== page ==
04 August 2016

Apache Fediz with Client Certificate Authentication (X.509)

In this blog post I will explain how to generate your own SSL key-pair to perform certificate based authentication for SSO purposes with Apache Fediz IDP.

20 July 2016

Karaf JDBC JAAS Module

Karaf relys on JAAS for user authentication. JAAS makes it possible to plugin multiple modules for this purpose. By default Karaf will use the karaf realm with a JAAS module getting its user and role information from a property file: runtime/etc/users.properties

In this blog post I will show you how to use the Karaf JAAS console commands and how to setup a JDBC module to authenticate against a database.

05 February 2016

Apache Fediz installation in production

In this article I'll explain to you what to do and what to be aware of, when you want to user Fediz IDP in production.

Basically you need to change all default passwords and certificates.

If you will use Tomcat as user Servlet container I'll also give you some tips how to secure tomcat best, so that an attacker will have a hard time breaking into your system.

16 January 2016

Understanding Spring Web-Flow in Apache Fediz - Part 2

After explaining in Part 1 of this topic how the Spring Web-Flow will be initiated I'm going to review the actual flow in some more detail in this post.

The flow registry knows three flows:
  1. Federation Validate Request Flow
  2. Federation Signin Request Flow
  3. Federation Signin Response Flow
The first flow is linked to the fediz-idp/federation URL within the idp-servlet.xml file which is the usual entry point for the IDP. The two other flows are sub-flows which will be executed from within the first flow.
<webflow:flow-registry id="flowRegistry" flow-builder-services="builder">
    <webflow:flow-location path="/WEB-INF/flows/federation-validate-request.xml" id="federation" />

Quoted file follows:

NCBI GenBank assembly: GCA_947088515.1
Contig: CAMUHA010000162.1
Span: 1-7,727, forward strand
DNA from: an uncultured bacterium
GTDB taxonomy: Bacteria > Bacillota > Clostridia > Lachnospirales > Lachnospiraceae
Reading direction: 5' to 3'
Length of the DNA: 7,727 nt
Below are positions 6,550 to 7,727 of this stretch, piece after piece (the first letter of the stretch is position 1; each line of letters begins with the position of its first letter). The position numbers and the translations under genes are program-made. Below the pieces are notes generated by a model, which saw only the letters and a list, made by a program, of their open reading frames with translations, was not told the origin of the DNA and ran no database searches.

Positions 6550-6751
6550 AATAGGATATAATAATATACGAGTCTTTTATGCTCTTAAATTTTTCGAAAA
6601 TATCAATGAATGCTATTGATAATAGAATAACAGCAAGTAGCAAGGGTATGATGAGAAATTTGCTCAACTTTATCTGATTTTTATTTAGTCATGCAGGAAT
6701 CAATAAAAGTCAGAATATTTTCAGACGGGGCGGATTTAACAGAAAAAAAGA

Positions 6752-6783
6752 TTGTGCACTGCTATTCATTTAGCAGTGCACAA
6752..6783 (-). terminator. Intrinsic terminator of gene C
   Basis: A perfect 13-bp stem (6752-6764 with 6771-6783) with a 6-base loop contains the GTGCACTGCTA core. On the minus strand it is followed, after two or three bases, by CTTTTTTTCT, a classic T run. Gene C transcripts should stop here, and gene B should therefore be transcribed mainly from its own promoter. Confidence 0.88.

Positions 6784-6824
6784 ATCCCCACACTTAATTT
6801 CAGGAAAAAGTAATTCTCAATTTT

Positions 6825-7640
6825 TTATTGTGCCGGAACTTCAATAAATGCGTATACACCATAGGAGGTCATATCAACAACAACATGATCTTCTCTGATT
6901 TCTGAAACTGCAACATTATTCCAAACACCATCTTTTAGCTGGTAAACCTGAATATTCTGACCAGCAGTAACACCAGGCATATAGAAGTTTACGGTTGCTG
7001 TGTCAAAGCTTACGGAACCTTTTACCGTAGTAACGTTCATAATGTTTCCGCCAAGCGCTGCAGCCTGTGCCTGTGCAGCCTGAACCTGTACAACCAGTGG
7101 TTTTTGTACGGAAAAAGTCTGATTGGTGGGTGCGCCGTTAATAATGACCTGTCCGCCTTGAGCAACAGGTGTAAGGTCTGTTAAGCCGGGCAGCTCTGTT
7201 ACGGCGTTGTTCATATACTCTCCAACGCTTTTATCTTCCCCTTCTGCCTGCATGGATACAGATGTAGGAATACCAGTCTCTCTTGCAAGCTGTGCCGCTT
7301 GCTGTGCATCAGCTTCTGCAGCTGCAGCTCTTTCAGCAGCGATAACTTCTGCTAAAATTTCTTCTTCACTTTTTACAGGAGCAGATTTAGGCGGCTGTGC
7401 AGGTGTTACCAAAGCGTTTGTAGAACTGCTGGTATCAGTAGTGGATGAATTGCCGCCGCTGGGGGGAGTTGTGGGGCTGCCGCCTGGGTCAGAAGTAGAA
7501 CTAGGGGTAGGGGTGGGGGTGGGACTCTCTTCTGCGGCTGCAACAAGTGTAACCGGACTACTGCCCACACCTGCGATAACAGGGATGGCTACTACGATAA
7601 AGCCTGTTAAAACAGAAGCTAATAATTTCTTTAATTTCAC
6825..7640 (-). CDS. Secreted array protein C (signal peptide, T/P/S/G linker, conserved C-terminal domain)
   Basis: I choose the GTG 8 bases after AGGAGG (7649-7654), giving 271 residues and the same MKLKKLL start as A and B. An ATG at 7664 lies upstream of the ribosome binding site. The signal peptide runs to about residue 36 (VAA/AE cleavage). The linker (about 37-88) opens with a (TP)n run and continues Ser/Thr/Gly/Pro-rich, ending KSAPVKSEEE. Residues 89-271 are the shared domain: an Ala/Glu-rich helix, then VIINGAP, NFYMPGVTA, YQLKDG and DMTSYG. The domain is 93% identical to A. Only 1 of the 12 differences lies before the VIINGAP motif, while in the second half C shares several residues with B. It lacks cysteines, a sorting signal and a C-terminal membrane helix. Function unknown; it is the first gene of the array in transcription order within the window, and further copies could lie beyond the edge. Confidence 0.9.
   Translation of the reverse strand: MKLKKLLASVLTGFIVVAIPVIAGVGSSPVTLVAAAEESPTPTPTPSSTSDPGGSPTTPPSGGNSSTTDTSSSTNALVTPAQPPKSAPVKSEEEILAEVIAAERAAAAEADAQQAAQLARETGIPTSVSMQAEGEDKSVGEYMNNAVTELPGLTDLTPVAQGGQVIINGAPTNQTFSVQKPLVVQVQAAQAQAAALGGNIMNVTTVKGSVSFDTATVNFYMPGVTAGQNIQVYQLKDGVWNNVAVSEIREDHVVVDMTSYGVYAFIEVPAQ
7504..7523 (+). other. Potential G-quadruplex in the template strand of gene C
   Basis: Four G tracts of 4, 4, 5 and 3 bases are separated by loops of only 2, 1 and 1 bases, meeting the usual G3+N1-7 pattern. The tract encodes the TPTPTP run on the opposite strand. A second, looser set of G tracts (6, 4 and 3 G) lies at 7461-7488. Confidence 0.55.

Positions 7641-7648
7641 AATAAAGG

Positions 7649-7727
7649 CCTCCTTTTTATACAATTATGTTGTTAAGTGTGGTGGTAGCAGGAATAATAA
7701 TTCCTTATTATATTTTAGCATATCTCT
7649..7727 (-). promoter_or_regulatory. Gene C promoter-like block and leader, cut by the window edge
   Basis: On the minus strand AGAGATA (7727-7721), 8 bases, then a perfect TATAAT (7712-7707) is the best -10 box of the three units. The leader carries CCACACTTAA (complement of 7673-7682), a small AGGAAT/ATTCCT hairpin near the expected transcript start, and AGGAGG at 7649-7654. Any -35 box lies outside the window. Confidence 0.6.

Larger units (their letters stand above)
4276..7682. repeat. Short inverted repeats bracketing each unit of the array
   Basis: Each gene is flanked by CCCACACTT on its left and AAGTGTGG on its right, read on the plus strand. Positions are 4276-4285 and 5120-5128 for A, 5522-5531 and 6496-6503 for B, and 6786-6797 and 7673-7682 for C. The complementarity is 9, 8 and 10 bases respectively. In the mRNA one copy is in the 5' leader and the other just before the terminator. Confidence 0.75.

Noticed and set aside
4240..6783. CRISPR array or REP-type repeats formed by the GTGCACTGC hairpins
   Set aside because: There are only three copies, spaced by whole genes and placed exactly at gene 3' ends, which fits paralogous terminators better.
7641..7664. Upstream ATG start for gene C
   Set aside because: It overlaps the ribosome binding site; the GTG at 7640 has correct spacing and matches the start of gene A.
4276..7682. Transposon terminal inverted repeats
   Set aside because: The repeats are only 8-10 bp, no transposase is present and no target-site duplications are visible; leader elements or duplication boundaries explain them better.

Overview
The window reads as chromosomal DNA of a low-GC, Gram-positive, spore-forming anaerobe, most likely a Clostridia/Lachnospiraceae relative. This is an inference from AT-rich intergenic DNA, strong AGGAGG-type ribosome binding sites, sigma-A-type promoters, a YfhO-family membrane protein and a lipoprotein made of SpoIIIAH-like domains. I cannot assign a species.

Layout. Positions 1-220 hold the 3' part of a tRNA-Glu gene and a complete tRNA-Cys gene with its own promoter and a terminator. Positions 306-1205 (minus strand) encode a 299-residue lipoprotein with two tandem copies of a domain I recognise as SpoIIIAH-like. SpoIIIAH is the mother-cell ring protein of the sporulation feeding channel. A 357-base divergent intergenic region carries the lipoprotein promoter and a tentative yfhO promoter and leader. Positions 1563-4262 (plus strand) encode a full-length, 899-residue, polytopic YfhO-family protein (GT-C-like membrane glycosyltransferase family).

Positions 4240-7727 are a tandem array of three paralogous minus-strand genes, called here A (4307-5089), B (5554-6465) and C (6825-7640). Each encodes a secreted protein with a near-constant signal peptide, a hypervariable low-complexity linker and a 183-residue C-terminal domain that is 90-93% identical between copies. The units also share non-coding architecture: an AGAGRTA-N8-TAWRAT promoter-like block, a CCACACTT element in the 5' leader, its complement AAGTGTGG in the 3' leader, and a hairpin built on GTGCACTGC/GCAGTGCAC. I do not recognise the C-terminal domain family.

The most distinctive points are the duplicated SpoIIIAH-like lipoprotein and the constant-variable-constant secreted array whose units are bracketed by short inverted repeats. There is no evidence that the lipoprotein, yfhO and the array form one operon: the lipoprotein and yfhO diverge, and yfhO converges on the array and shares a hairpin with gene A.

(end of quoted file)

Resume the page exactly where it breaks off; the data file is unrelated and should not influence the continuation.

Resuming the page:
<webflow:flow-location path="/WEB-INF/flows/federation-validate-request.xml" id="federation/up" />
    <webflow:flow-location path="/WEB-INF/flows/federation-validate-request.xml" id="federation/krb" />
    <webflow:flow-location path="/WEB-INF/flows/federation-validate-request.xml" id="federation/clientcert" />
    <webflow:flow-location path="/WEB-INF/flows/federation-signin-request.xml" id="signinRequest" />
    <webflow:flow-location path="/WEB-INF/flows/federation-signin-response.xml" id="signinResponse" />

Validate Request Flow

The main federation flow can be customized within the WEB-INF/flows/federation-validate-request.xml file. The standard flow looks like this:

07 January 2016

Understanding Spring Web-Flow in Apache Fediz - Part 1

When I started to work with Apache Fediz, most of the actions looked like magic to me, because I was not able to understand how Spring Security and Spring Web Flow have been used in Apache Fediz. After several hours of learning and investigation I finally understood how all this works together.

In this post I would like to share with you from what I understood of how Fediz works internally.

18 December 2015

Register trusted 3rd party IDP with SAML Web Browser SSO Profile

In this Post I'll explain how to configure Apache Fediz IDP so that it can be used with a trusted 3rd party IDP based on SAML Web Browser SSO Profile.

In my previous posts about Apache Fediz I focused on the WS-Federation passive protocol only since it is the successor standard for the SAML Web Browser SSO Profile. But in some cases you will have to establish a federated trust relation with an IDP how does not support the WS-Federation Standard yet, but only the older SAML Web Browser SSO Profile.

I'll explain how to register a SAML trusted IDP at the IDP as well as how to setup a demonstrator. Please also take a look at Colms post about this topic.

17 December 2015

Liferay Portal Integration with Fediz OpenID Connect

I was given the task to provide a security solution to enable SSO in a Liferay portal based on OpenID Connect with the Apache Fediz OIDC Service. In this post I'll explain how to get this done.

You will need Apache Fediz version 1.3.0 or higher, if you want to setup this use case by yourself

14 December 2015

Fediz with OpenID Connect Support and WS-Federation Bridge (2/2)

Setup a Demonstrator

In this article I'll explain how to setup a demonstrator for the use case described in my previous post.

Setup Fediz IDP & OIDC

First you need to setup the Fediz IDP as usual. To get the OIDC Service working you also need to do the following:
  1. Install Fediz Plugin for the Fediz IDP Server (usually you would do this for the client application only)
    For the fediz_config.xml you can use the sample provided with the OIDC Service.
  2. Download or build the OIDC service and then deploy the fediz-oidc.war file to your webapps folder (same place where you deployed STS & IDP)

09 December 2015

Fediz with OpenID Connect Support and WS-Federation Bridge (1/2)